"In Professor Hankins' course, I recall our critical engagement with Josephine Baker -- a beginning to my complicated understanding of how performances of race can be both positive and negative."
-- Jeffrey McCune
Jeffrey McCune '99Jeffrey McCune '99 credits his Cornell experience for "planting the seed" that led him to become a professional scholar. His research examines closely the interrelatedness and intersections of race, gender, sexuality, and class.
McCune majored in theatre/speech and secondary education at Cornell. He says his path was shaped by experiences in both these departments, and his eyes were also opened to an appreciation of critical thinking during campus dialogues, speech team events, and key English courses with professors Leslie Hankins and Stephen Lacey.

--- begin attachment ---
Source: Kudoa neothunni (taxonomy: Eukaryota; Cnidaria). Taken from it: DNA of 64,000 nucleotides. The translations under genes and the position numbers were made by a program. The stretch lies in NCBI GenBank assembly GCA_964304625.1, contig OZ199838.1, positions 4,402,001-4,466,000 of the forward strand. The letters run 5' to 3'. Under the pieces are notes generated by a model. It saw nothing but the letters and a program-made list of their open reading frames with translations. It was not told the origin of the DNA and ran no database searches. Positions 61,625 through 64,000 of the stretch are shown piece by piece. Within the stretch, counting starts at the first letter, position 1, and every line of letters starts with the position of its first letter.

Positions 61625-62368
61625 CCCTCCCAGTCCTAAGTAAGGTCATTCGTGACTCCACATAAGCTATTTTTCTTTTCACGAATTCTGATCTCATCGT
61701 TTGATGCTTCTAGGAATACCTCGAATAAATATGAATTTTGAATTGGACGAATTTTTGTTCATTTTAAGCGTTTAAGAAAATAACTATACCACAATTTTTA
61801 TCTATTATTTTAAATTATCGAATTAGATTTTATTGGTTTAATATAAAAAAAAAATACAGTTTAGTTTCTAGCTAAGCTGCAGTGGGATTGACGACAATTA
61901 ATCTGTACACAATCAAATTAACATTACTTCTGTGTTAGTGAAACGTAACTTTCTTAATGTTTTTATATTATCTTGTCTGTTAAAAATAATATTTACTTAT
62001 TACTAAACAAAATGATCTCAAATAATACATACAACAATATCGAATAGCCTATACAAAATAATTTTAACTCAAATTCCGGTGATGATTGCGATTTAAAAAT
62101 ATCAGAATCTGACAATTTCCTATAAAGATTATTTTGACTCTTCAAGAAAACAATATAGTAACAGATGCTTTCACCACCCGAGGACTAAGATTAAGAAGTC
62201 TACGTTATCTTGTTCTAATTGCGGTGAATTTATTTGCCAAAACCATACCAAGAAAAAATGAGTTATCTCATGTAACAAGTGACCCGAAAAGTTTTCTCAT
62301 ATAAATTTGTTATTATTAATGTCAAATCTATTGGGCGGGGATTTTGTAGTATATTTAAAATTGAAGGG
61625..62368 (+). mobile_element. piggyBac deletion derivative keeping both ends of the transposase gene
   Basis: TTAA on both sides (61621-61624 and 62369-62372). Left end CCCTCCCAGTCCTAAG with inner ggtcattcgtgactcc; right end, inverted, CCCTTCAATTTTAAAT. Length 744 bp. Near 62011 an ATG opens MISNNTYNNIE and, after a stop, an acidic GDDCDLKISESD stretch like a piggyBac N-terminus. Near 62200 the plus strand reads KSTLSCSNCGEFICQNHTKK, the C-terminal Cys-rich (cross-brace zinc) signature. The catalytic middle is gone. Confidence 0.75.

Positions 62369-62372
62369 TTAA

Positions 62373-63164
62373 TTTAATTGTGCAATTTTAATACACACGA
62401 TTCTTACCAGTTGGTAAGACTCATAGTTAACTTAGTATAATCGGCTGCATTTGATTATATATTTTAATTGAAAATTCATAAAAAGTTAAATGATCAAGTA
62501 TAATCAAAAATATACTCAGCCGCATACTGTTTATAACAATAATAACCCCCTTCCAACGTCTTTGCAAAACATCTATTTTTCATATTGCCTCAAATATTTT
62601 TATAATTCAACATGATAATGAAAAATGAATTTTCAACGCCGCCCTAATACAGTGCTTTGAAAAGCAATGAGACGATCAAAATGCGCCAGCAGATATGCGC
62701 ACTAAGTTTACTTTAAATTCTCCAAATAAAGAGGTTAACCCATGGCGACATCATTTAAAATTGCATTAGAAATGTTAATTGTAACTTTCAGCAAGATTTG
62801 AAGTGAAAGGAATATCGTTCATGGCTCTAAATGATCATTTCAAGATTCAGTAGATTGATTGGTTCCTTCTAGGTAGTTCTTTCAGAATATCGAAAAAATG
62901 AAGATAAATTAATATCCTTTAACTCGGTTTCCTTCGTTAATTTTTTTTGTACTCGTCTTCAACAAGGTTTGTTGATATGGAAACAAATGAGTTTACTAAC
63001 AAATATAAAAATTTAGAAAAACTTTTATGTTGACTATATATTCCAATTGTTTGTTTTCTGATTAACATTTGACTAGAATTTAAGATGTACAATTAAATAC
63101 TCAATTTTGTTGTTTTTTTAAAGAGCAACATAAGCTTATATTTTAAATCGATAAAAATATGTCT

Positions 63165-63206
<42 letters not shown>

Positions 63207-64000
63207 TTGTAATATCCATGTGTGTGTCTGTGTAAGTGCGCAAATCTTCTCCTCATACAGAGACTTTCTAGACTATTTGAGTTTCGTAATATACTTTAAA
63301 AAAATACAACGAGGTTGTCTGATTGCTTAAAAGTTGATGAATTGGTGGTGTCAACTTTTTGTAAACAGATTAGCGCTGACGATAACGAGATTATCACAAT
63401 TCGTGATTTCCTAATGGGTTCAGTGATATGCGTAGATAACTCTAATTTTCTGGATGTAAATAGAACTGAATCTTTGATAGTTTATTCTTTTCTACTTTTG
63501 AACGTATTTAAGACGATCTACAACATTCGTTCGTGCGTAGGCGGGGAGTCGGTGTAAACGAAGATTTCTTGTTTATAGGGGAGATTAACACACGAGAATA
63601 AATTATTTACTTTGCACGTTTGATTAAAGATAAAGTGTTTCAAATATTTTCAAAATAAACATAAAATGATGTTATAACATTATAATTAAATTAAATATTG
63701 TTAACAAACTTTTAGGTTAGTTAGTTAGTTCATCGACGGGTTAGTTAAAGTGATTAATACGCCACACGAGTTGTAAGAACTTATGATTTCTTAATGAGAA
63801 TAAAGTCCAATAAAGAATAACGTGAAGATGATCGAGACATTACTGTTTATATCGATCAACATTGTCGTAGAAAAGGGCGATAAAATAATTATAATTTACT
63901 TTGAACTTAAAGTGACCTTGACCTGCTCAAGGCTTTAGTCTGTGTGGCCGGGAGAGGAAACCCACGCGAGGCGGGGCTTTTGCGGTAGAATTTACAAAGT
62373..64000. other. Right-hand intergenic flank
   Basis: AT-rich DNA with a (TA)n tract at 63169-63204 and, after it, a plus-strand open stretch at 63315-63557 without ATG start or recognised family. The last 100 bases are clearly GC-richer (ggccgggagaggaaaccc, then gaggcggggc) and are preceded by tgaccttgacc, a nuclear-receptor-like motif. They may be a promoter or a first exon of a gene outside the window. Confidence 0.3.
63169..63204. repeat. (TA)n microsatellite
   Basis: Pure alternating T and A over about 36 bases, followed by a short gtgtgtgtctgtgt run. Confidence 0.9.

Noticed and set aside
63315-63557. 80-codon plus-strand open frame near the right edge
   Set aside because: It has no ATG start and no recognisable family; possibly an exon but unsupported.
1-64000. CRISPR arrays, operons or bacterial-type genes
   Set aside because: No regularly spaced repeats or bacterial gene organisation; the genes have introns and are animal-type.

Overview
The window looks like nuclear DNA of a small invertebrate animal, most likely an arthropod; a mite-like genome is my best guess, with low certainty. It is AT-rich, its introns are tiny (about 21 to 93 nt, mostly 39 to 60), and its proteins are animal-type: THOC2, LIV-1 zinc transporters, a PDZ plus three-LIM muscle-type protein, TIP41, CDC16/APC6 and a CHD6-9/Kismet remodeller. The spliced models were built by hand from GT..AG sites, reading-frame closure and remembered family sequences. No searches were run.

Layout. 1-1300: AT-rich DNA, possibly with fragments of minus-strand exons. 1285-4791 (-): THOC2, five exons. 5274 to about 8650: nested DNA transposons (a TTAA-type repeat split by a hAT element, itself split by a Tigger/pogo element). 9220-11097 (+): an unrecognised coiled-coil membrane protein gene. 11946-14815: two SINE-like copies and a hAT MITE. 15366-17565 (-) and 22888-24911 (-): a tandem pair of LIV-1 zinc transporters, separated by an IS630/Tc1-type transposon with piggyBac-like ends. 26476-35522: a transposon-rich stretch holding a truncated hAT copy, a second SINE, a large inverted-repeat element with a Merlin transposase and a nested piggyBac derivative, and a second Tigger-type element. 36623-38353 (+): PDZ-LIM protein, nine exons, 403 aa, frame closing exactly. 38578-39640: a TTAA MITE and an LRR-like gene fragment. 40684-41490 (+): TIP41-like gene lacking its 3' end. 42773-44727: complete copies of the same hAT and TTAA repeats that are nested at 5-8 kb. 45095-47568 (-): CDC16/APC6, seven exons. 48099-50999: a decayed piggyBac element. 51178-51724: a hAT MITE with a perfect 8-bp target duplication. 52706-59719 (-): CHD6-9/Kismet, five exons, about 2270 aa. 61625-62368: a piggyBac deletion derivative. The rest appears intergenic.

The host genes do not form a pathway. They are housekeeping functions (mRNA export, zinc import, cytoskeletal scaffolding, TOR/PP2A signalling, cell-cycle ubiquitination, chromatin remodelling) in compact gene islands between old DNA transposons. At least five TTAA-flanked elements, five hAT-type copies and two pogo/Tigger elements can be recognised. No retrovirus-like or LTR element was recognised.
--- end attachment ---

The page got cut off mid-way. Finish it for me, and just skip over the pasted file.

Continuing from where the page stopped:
"In Professor Hankins' course, I recall our critical engagement with Josephine Baker," he says, "a beginning to my complicated understanding of how performances of race can be both positive and negative.
"Professor Lacey's deep reading of texts which dealt with sexuality and HIV/AIDS, though often quiet on race, was instructive into how to bring controversial and uncomfortable subject matter in the classroom with grace and poise."
McCune earned a doctorate in Performance Studies from Northwestern University, a path he highly recommends to theatre majors who want to pursue the art from a critical or academic perspective.
"All of us have to keep in mind that the best theatre happens off-stage," he says. "Make them hear you!
McCune was hired in 2007 to teach American and Women's Studies at the University of Maryland-College Park. He is also working on a book tentatively titled "Remixin' the Closet: Black Masculinity and the Politics of Sexual Passing."